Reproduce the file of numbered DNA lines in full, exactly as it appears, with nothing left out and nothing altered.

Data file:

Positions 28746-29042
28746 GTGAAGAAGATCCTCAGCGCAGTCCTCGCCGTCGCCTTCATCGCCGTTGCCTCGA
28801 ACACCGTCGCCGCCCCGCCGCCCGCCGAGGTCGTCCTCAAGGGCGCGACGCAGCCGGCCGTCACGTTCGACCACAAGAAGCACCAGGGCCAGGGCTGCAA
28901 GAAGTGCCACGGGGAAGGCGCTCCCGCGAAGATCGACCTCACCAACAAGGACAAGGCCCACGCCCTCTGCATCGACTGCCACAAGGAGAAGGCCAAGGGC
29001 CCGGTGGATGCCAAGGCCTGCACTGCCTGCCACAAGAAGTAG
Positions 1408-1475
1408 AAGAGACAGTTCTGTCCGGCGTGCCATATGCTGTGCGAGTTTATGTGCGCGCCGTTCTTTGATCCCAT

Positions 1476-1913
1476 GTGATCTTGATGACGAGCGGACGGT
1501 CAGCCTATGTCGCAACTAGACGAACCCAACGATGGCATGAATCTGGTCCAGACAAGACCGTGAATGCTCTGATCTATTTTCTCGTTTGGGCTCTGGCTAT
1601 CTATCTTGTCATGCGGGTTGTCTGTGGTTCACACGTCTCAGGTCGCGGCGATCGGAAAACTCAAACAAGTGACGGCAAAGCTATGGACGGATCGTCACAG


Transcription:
Positions 28746-29042
28746 GTGAAGAAGATCCTCAGCGCAGTCCTCGCCGTCGCCTTCATCGCCGTTGCCTCGA
28801 ACACCGTCGCCGCCCCGCCGCCCGCCGAGGTCGTCCTCAAGGGCGCGACGCAGCCGGCCGTCACGTTCGACCACAAGAAGCACCAGGGCCAGGGCTGCAA
28901 GAAGTGCCACGGGGAAGGCGCTCCCGCGAAGATCGACCTCACCAACAAGGACAAGGCCCACGCCCTCTGCATCGACTGCCACAAGGAGAAGGCCAAGGGC
29001 CCGGTGGATGCCAAGGCCTGCACTGCCTGCCACAAGAAGTAG
Positions 1408-1475
1408 AAGAGACAGTTCTGTCCGGCGTGCCATATGCTGTGCGAGTTTATGTGCGCGCCGTTCTTTGATCCCAT

Positions 1476-1913
1476 GTGATCTTGATGACGAGCGGACGGT
1501 CAGCCTATGTCGCAACTAGACGAACCCAACGATGGCATGAATCTGGTCCAGACAAGACCGTGAATGCTCTGATCTATTTTCTCGTTTGGGCTCTGGCTAT
1601 CTATCTTGTCATGCGGGTTGTCTGTGGTTCACACGTCTCAGGTCGCGGCGATCGGAAAACTCAAACAAGTGACGGCAAAGCTATGGACGGATCGTCACAG